Natalie Wise
October 20, 2011


A classic poem for this beautiful time of year....

 
WHEN the frost is on the punkin and the fodder's in the shock,
And you hear the kyouck and gobble of the struttin' turkey-cock,
And the clackin' of the guineys, and the cluckin' of the hens,
And the rooster's hallylooyer as he tiptoes on the fence;
O, it's then the time a feller is a-feelin' at his best,
With the risin' sun to greet him from a night of peaceful rest,
As he leaves the house, bareheaded, and goes out to feed the stock,
When the frost is on the punkin and the fodder's in the shock...
 
 

They's something kindo' harty-like about the atmusfere

When the heat of summer's over and the coolin' fall is here—

Of course we miss the flowers, and the blossoms on the trees,

And the mumble of the hummin'-birds and buzzin' of the bees;

But the air's so appetizin'; and the landscape through the haze

Of a crisp and sunny morning of the airly autumn days

Is a pictur' that no painter has the colorin' to mock—

When the frost is on the punkin and the fodder's in the shock.

 

The husky, rusty russel of the tossels of the corn,

And the raspin' of the tangled leaves as golden as the morn;

The stubble in the furries—kindo' lonesome-like, but still

A-preachin' sermuns to us of the barns they growed to fill;

The strawstack in the medder, and the reaper in the shed;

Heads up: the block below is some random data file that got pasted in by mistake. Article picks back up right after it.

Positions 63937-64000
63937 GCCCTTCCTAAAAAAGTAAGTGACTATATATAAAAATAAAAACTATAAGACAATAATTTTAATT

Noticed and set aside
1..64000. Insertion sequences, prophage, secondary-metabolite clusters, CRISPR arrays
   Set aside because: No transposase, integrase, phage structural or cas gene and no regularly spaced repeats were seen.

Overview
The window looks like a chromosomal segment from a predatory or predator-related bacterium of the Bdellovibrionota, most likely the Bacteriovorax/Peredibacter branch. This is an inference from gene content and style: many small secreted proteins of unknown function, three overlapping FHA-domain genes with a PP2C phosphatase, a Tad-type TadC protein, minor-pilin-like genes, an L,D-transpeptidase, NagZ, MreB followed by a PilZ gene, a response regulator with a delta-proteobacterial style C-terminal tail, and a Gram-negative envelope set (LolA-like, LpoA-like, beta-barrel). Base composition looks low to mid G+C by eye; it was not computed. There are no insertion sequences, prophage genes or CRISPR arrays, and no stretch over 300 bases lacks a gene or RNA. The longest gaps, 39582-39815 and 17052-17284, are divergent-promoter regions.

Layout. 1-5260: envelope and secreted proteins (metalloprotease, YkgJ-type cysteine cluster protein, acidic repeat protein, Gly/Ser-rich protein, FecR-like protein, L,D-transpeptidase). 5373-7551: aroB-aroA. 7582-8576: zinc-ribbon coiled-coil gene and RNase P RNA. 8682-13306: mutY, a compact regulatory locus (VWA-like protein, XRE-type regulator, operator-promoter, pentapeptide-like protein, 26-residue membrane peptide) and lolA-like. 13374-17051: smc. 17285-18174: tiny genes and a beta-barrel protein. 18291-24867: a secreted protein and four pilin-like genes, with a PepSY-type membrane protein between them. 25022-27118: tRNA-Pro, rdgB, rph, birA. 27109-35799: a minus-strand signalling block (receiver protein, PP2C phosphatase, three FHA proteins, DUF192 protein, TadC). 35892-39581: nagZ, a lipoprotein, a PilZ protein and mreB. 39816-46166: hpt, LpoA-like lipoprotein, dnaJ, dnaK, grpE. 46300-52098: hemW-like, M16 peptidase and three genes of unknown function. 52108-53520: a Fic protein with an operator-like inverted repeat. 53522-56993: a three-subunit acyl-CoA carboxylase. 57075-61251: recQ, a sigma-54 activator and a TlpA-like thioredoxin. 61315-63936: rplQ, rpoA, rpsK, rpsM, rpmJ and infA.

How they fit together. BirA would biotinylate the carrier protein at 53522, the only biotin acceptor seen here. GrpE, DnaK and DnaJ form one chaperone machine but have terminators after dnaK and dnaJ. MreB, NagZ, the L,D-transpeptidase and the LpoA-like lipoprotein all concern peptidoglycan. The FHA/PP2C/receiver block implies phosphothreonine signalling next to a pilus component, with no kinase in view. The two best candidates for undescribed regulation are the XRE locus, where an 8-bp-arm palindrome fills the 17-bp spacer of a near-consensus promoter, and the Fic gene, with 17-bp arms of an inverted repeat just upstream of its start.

The hosses in theyr stalls below—the clover overhead!—

O, it sets my hart a-clickin' like the tickin' of a clock,

When the frost is on the punkin and the fodder's in the shock.
 

Then your apples all is gethered, and the ones a feller keeps

Is poured around the cellar-floor in red and yaller heaps;

And your cider-makin's over, and your wimmern-folks is through

With theyr mince and apple-butter, and theyr souse and sausage too!...

I don't know how to tell it—but ef such a thing could be

As the angels wantin' boardin', and they'd call around on me—

I'd want to 'commodate 'em—all the whole-indurin' flock—

When the frost is on the punkin and the fodder's in the shock

~James Whitcomb Riley, American Poet, 1849-1916


Things are coming to a close for our busy foliage season and heading into the (dare I say it?) holiday season. Foliage did manage to be beautiful this year, despite its late appearance due to the wet weather. Coumbus Day weekend brought picture-perfect days of sunshine and warmth (80 degress in October in Vermont!) for the Newfane Heritage Festival. We loved seeing all of the wonderful folks who came out to support the talented handmade vendors and to stop by our booth. Even the Boston Children's Theatre Showchoir joined us again...

We love to see these talented young singers perform (and the large crowd does, too!). Thank you to Toby, Burgess, David, Austin, and all of the BCT Show Choir team & performers. Wonderful job! 
Until next year, dear Newfane!